Vendors in Harare are fighting among themselves over the issuance of vending permits.
By Phyllis Mbanje
The vendors have accused the Harare City Council of corruptly issuing vending cards, amid allegations that a new breed of space barons was being created.
“We are not happy with the corrupt practices of some council officials who are issuing the cards only to vendors known to them or those who have paid some money,” said Onias Gurura who sells his wares around the Copacabana area.
This issue is not new as it has been brought up countless times by the vendors who feel that council was exhibiting double standards.
“They are saying that they want to bring order on the streets but in actual fact they just want to create an opportunity to swindle money from us,” said another vendor.
Some vendors who were issued with the vending cards are still operating from the Copacabana bus terminus, making the roads around the terminus impassable.
The rest of the vendors that have not been lucky enough to get the permits have defiantly remained on the streets, where they engage in running battles with council police.
The Zimbabwe Informal Sector Organisation (Ziso) said the vending cards had mainly been issued to non-vendors who had strong links with council officials.
The organisation claimed that this had resulted in real vendors who needed the cards being deprived and displaced from their sites.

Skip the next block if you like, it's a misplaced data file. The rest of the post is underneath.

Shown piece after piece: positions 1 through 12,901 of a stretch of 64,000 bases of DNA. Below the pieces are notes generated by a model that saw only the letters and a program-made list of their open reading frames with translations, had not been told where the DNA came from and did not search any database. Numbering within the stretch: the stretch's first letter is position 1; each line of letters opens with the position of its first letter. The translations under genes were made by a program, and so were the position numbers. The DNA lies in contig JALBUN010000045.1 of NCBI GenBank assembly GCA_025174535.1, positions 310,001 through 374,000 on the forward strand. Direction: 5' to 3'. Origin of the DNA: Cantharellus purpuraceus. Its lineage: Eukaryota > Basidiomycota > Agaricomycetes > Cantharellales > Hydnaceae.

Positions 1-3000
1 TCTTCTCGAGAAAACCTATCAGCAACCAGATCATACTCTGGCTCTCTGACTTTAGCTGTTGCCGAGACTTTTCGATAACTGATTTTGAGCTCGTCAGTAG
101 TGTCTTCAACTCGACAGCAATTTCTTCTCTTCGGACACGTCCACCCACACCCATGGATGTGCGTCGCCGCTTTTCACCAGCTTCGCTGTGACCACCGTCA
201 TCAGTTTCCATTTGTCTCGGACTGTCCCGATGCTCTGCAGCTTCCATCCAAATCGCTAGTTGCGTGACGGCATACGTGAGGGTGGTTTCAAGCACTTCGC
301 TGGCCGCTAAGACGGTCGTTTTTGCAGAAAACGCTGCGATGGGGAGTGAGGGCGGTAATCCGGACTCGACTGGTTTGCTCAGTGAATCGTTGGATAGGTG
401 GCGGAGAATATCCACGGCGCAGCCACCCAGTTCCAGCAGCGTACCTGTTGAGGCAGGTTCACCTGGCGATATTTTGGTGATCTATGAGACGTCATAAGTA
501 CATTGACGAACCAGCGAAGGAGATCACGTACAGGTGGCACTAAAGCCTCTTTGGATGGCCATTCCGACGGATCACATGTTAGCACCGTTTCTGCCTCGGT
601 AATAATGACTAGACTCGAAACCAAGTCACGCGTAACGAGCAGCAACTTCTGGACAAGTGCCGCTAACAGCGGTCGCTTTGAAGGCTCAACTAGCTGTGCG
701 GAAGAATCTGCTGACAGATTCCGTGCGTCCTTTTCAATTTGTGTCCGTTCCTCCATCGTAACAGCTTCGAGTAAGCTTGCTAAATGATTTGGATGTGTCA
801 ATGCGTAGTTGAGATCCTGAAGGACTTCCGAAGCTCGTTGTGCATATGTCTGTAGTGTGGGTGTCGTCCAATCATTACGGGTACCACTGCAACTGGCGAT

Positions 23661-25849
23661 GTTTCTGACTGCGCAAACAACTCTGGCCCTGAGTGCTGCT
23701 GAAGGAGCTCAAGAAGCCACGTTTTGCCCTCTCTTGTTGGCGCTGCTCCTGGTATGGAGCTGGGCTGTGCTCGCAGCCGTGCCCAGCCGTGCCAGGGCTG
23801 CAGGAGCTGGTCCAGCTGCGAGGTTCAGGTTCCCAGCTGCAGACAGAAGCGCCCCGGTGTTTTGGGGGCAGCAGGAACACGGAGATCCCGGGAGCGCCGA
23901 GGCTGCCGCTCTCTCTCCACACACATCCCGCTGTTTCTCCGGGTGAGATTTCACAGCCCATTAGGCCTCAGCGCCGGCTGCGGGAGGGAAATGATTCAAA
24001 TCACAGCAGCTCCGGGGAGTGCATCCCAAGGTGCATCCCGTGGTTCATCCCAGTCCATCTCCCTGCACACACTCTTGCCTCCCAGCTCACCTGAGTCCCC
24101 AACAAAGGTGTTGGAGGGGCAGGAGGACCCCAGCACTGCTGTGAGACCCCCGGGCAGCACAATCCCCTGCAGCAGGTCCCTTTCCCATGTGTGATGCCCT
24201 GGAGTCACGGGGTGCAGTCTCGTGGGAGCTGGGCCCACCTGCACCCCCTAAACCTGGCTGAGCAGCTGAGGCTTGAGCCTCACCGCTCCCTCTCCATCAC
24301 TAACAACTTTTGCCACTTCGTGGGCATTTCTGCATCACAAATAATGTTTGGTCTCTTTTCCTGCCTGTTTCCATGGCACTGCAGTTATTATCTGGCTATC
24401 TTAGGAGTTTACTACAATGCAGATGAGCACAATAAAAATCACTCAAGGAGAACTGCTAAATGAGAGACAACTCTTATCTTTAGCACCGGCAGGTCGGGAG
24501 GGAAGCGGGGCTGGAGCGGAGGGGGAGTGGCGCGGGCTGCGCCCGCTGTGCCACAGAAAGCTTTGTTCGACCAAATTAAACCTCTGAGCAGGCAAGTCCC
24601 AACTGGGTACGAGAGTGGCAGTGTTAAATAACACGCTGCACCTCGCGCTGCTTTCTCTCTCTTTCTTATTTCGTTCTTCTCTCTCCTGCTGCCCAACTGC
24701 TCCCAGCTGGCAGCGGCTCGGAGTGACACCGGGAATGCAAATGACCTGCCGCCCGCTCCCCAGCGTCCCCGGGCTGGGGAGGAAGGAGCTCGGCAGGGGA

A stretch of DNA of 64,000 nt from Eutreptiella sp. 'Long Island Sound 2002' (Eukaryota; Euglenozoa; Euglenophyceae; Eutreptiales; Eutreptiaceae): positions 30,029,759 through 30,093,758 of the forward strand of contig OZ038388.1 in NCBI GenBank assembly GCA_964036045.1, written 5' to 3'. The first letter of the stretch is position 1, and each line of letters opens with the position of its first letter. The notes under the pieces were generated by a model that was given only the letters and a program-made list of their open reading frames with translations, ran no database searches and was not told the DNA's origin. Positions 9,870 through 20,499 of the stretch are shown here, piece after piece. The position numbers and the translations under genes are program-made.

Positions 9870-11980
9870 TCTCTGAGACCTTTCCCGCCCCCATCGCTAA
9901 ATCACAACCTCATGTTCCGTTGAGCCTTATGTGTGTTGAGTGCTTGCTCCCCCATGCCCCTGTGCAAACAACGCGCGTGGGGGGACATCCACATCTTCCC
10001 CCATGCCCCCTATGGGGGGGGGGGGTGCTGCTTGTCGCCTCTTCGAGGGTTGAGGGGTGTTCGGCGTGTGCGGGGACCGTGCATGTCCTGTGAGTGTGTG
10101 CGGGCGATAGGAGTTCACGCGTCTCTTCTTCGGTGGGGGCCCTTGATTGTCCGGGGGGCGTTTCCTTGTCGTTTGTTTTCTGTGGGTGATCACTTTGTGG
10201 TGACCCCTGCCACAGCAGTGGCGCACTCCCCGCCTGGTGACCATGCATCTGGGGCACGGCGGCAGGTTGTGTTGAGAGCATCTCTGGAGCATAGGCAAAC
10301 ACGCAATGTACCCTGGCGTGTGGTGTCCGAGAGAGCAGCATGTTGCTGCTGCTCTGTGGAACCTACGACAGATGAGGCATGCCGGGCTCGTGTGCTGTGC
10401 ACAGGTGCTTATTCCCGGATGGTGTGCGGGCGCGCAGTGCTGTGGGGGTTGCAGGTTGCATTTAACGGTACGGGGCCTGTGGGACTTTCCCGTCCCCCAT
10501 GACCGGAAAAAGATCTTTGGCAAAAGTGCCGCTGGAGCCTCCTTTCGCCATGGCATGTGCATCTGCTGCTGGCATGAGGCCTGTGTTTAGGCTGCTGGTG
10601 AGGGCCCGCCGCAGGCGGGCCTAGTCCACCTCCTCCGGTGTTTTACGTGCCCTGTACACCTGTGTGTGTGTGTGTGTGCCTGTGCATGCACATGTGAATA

“This might lead to the proliferation of a new breed of space barons who will sublet vending sites to vendors at exorbitant charges,” said Ziso in a statement.
Ziso said it was also worried about the mandatory $1,25 per day payment to council and government.
It said the practice was exploitative as vendors may not turn up or utilise the sites on certain days for various reasons.
But Harare City council denied allegations that vending cards were being corruptly issued.
City spokesperson, Michael Chideme said vendors were panicking as they were now realising that the relocation exercise was going ahead for sure.
“Those are just malicious allegations. Nothing of that sort is happening. Anyone who is a vendor can come and buy their vending card which costs $2,” he said.
Chideme said the exercise would continue until order on the streets was restored.